The number-one risk factor for death in the world (according to the Global Burden of Disease Study, the most comprehensive and systematic analysis of the causes of death ever undertaken) is high blood pressure. Also known as hypertension, high blood pressure reportedly lays waste to nine million people worldwide every year. It kills so many people because it may contribute to deaths from a variety of causes, including aneurysms, heart attacks, heart failure, kidney failure, and stroke.
Increased blood pressure may put a strain on the heart and damage the sensitive blood vessels in our eyes and kidneys, cause bleeding in the brain, and even lead certain arteries to balloon and rupture. The fact that hypertension is able to damage so many organ systems and increase the risk of heart disease and stroke, two of our leading killers, explains why it is the number-one killer risk factor worldwide.
As you age, your blood pressure tends to get higher and higher. Is high blood pressure, like wrinkles or gray hair, just an inevitable consequence of aging? We’ve known for nearly a century that this isn’t true, based on studies of population studies in areas like rural China where average blood pressures remained around the ideal of 110/70 their entire lives. Their plant-based diets may have played a factor given that the only population in the Western world that enjoys such low average pressures may be those eating strictly plant-based.
So high blood pressure may be a choice: We can continue eating the artery-bursting Western diet, or we can choose to take off the pressure by centering our diet around unprocessed (no added sodium) plant foods. Eliminating humanity’s primary risk factor for death may be simple. No drugs, no scalpels. Just forks.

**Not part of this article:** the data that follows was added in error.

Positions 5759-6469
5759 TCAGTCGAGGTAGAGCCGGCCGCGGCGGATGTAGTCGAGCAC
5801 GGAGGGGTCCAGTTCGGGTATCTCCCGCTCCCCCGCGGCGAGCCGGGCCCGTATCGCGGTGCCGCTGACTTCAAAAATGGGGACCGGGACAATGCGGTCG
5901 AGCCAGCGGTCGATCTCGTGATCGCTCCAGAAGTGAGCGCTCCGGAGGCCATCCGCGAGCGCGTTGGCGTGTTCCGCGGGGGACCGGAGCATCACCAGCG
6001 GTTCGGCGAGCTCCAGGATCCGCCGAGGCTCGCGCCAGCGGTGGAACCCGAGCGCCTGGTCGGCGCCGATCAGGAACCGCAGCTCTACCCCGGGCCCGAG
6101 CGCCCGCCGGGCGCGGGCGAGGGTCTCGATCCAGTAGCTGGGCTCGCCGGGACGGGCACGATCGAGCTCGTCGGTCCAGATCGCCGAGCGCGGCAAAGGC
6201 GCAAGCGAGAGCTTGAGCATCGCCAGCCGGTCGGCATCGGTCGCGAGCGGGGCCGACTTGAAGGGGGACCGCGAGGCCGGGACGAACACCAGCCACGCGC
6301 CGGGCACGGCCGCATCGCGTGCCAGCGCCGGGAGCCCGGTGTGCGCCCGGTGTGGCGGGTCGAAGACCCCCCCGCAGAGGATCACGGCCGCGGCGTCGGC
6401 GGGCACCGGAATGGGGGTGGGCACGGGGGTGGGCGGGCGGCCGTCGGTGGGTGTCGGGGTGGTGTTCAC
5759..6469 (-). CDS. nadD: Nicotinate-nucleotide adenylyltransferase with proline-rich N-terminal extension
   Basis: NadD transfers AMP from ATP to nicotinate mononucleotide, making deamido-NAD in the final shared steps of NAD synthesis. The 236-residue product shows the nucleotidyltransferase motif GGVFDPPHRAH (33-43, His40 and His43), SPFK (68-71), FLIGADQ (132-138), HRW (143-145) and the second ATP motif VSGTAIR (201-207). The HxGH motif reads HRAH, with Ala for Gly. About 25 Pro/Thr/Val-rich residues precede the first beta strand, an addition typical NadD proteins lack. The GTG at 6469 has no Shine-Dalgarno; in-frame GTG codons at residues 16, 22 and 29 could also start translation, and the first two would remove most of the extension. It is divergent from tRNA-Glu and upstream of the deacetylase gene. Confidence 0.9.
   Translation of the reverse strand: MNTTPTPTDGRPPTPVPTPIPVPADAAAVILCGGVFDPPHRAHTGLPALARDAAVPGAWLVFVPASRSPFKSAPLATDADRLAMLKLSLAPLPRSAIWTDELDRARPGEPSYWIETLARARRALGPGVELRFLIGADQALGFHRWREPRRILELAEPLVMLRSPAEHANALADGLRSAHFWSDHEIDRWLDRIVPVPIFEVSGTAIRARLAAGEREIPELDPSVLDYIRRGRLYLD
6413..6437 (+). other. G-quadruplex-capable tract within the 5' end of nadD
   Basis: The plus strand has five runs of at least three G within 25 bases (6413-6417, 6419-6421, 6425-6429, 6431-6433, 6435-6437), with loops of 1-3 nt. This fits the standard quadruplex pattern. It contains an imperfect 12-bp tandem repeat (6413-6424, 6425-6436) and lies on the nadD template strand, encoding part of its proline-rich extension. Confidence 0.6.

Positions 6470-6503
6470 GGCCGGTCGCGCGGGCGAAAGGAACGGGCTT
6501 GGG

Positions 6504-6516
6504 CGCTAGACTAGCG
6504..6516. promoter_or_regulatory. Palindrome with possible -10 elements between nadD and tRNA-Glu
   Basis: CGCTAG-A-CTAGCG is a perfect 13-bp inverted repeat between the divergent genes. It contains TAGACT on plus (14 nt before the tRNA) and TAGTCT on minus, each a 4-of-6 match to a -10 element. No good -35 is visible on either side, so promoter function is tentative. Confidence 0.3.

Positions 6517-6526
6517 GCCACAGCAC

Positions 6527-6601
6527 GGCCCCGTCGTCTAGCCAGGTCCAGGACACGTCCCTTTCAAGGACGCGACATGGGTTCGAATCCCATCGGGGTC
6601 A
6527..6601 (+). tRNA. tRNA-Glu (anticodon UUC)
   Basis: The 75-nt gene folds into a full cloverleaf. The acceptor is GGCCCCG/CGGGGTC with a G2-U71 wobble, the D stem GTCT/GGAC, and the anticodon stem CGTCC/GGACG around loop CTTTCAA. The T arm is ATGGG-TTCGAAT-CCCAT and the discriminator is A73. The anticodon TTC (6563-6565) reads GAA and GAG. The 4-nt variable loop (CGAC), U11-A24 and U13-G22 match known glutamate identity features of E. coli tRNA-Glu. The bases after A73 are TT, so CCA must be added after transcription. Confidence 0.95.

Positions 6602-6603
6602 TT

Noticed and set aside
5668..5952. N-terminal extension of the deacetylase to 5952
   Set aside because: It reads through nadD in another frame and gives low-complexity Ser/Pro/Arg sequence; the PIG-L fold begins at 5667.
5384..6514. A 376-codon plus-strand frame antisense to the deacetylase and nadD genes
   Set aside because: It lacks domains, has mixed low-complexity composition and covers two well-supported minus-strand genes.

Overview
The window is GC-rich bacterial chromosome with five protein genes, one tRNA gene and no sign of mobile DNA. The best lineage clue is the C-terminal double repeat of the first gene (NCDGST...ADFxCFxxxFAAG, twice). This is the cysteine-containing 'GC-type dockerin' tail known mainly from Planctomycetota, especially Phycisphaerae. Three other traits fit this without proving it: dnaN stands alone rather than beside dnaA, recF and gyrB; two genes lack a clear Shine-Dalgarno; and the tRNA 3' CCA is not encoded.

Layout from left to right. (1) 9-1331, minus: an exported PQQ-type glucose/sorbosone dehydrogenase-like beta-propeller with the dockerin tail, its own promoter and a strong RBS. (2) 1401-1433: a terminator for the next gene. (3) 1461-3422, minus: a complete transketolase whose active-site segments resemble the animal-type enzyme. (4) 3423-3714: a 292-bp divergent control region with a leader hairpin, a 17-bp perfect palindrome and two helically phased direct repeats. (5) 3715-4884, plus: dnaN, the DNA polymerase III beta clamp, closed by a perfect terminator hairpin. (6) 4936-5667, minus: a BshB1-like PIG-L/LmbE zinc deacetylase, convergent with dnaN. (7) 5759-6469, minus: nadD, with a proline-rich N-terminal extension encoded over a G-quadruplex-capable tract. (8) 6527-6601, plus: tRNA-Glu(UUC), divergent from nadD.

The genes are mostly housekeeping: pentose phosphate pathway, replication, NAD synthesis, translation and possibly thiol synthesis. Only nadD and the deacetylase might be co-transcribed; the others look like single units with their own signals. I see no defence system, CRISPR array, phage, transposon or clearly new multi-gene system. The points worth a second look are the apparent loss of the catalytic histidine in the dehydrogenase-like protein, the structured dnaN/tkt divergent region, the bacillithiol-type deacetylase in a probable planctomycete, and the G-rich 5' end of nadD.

Image Credit: AlexRaths / Thinkstock. This image has been modified.
Popular Videos for Blood Pressure
All Videos for Blood Pressure
Prescription: Nutrition Episode 3 – Spilling the Beans
I team up with chef Rich Landau and public health nutritionist Tracye McQuirter to discuss the health benefits and preparation of beans.
The Benefits of Kale and Cabbage for Cholesterol
Dinosaur kale and red cabbage are put to the test.
Is It Better to Drink a Little Alcohol than None at All?
Even if alcohol causes cancer and there is no “French paradox,” what about the famous J-shaped curve, where yes, excessive drinking is bad, but light drinkers appear to actually have lower mortality than abstainers?
Is Aloe Effective for Blood Pressure, Inflammatory Bowel, Wound Healing, and Burns?
The risks and benefits of aloe vera.
How Much Lead Is in Organic Chicken Soup (Bone Broth)?
Lead from occupational exposures, shooting ranges, eggs and bone broth is reviewed.
Are Avocados Fattening?
Avocado Board-funded studies suggest avocados may facilitate weight loss, but compared to what?
Dr. Greger in the Kitchen: My New Favorite Beverage
Dr. Greger blends up a vegetable smoothie inspired by a recipe in his How Not to Die Cookbook.
Saffron vs. Memantine (Namenda) for Alzheimer’s
The spice saffron is pitted head-to-head against the leading drug for severe Alzheimer’s disease.
Amla vs. Drugs for Cholesterol, Inflammation, & Blood-Thinning
Indian gooseberry extracts put to the test head-to-head against cholesterol-lowing statin drugs and the blood thinners aspirin and Plavix.
Do the Pros of Brown Rice Outweigh the Cons of Arsenic?
Are there unique benefits to brown rice that would justify keeping it in our diet despite the arsenic content?
Cancer Risk from Arsenic in Rice & Seaweed
A half-cup of cooked rice a day may carry a hundred times the acceptable cancer risk of arsenic. What about Maine coast seaweed?
The Effects of Too Much Arsenic in the Diet
Even at low-level exposure, arsenic is not just a class I carcinogen, but may impair our immune function and increase our risk of cardiovascular disease and diabetes.